Like pieces of a battered puzzle, we still fit, our minds and words interlocking, meshing. The years have burred our edges; where once we slid together neatly, becoming one, now there is friction in our union. But union it is, still. Is that enough? Is anything enough?
I leave. Again and again, I walk away. I close her door slowly, gently, as if doing so hurts us less. As the door swings, I watch her face through the shrinking gap, praying that she will not look up at me, praying that our eyes do not meet in the final moment before sight is snuffed out. Even this is torture enough, without those sad eyes on mine. Please don't look up. I'm so sorry. Why do I watch, every time? Why not turn away, slam the door, let the past wither?
The plane speeds south through the night. The window presses into my face as I search for patterns in the shrinking city lights. A ghostly reflection on the glass shows a tanktopped girl, seated behind, also peering down past the jet's wing. I peek through the gap, catch a glimpse: shimmery dark hair, smooth arms, cleavage, a waist. She leans forward, toward me, to retrieve a camera, and a breezy waft of shampoo and soap and woman punches me in the gut. She is travelling alone. Her face is invisible, but I know already that she is beautiful and that as we disembark our eyes will meet, I will find the courage to buy her an overpriced airport drink, we will laugh, and as morning nears our sweat will mix and limbs tangle...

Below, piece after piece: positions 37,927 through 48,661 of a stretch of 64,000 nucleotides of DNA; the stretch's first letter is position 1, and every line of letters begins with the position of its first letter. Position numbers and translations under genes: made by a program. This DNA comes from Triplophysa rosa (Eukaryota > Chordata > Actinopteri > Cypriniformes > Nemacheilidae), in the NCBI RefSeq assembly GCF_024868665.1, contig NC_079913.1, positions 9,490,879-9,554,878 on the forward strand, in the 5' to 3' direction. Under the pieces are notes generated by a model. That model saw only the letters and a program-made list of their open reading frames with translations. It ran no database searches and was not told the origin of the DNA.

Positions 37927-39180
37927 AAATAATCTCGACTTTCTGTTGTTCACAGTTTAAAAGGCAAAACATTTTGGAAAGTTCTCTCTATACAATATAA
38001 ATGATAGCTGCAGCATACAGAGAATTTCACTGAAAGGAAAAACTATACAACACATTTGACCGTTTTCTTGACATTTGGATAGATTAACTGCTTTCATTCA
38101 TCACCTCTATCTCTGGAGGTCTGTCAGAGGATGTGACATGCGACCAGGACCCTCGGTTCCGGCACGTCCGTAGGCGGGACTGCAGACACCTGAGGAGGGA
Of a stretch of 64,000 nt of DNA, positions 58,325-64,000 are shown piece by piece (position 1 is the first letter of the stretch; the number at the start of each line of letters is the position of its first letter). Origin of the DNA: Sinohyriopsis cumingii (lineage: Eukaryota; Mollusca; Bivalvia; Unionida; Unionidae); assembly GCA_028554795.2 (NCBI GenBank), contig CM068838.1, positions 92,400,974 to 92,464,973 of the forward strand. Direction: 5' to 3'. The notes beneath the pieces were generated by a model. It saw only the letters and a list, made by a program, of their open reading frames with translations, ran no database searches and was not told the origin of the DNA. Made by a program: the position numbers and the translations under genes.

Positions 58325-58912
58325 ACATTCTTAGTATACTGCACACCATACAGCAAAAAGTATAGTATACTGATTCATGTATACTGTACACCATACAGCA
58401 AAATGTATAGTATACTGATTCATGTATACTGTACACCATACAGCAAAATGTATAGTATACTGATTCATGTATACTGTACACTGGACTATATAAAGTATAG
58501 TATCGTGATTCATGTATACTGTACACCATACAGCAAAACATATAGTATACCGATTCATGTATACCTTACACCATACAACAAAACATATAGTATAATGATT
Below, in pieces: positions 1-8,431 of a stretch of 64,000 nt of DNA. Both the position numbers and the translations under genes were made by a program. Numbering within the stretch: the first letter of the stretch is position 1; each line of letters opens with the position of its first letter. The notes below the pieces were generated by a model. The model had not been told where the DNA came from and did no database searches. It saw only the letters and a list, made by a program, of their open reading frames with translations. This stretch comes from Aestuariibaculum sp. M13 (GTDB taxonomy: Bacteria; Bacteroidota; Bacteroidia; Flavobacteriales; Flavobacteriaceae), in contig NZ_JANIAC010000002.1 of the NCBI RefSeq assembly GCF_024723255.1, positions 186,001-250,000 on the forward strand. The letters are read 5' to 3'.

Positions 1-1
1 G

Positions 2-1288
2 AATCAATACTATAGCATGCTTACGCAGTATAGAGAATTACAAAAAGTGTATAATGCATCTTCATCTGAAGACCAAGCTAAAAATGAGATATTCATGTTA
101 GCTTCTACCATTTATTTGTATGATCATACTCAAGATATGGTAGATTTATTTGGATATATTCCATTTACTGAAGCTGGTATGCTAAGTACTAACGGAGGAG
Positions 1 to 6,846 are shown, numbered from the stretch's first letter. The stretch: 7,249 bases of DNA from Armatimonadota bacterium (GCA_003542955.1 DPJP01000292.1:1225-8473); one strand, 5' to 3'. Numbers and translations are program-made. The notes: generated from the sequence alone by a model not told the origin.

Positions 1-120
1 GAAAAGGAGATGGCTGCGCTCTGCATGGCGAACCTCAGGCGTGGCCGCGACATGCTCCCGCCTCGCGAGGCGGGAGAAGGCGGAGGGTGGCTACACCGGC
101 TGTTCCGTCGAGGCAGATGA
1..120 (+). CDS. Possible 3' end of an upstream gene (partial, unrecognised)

We land, taxi, stop; passengers stand. I turn to see the woman in the white singlet top. She is barely adult, an awkward, forgettable young girl with lip-bulging braces and soft cheeks and darting eyes. The fantasy dissolves.
Was she the ghost I've been chasing? Am I chasing anything? Do I even move, or am I frozen while the world moves around me?
A dirty, cluttered garage. Lifting any object in here will bring dust and sneezing. I lie on the unmade mattress which crams one corner, and listen to sirens and planes and crying babies. A spider worries at its useless web across the room, legs waving randomly. Behind, on the wall, its silhouette copies every move, suddenly transforming one awkward creature into a pair of graceful ballerinas.
I smoke. Ugly plumes of exhalation drag themselves toward the ceiling. Every indrawn breath might be the one that catches inside, grabs hold, grows black and evil and slowly begins its stubborn choking march.
I stare at the ceiling, looking for an answer. The ceiling stares back.